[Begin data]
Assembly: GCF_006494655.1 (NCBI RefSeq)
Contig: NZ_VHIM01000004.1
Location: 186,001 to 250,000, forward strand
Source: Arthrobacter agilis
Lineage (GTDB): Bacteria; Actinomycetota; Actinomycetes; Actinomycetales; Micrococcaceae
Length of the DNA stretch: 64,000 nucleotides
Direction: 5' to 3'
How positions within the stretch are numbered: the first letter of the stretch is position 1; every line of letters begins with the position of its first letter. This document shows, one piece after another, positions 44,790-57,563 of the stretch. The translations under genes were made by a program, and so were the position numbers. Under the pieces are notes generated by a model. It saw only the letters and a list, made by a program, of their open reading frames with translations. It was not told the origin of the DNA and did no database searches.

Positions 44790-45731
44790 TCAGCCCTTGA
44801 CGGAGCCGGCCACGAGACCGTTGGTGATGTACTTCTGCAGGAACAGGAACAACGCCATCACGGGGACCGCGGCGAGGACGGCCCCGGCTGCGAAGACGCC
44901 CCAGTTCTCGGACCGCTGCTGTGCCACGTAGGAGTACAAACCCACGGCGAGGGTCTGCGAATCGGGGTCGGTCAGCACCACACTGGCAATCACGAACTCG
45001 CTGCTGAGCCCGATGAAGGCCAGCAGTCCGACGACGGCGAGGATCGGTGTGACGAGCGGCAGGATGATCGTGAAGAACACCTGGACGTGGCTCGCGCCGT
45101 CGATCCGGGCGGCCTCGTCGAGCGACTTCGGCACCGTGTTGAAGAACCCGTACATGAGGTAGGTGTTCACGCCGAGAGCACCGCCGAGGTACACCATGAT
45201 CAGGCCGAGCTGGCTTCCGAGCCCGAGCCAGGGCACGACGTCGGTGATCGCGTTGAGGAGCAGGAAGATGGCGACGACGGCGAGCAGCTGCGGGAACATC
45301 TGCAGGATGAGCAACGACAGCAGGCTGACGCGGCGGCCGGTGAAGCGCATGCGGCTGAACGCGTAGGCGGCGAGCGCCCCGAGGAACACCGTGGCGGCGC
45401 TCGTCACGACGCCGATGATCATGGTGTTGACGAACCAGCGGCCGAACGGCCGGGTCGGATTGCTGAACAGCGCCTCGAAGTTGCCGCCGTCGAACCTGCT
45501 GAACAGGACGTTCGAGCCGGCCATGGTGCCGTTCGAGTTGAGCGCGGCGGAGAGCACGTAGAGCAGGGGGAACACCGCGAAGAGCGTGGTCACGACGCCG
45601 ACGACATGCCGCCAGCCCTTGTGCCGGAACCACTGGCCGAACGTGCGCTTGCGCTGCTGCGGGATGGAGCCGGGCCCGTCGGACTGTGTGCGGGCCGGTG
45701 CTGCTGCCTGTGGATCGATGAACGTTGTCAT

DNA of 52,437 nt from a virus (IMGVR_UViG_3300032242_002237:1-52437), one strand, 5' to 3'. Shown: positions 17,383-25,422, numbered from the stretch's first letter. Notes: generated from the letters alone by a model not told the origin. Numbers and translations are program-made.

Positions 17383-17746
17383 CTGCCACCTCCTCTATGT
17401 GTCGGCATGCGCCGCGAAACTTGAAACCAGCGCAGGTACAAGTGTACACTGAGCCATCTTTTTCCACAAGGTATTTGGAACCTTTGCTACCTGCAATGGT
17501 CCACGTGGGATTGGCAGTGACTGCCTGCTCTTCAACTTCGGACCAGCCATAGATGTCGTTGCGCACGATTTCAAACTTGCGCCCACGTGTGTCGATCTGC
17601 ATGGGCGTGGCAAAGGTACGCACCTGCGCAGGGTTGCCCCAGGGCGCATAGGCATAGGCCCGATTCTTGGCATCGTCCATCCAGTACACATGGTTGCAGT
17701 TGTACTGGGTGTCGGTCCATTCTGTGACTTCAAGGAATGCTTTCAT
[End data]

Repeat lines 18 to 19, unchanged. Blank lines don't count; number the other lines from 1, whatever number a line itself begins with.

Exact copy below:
45501 GAACAGGACGTTCGAGCCGGCCATGGTGCCGTTCGAGTTGAGCGCGGCGGAGAGCACGTAGAGCAGGGGGAACACCGCGAAGAGCGTGGTCACGACGCCG
45601 ACGACATGCCGCCAGCCCTTGTGCCGGAACCACTGGCCGAACGTGCGCTTGCGCTGCTGCGGGATGGAGCCGGGCCCGTCGGACTGTGTGCGGGCCGGTG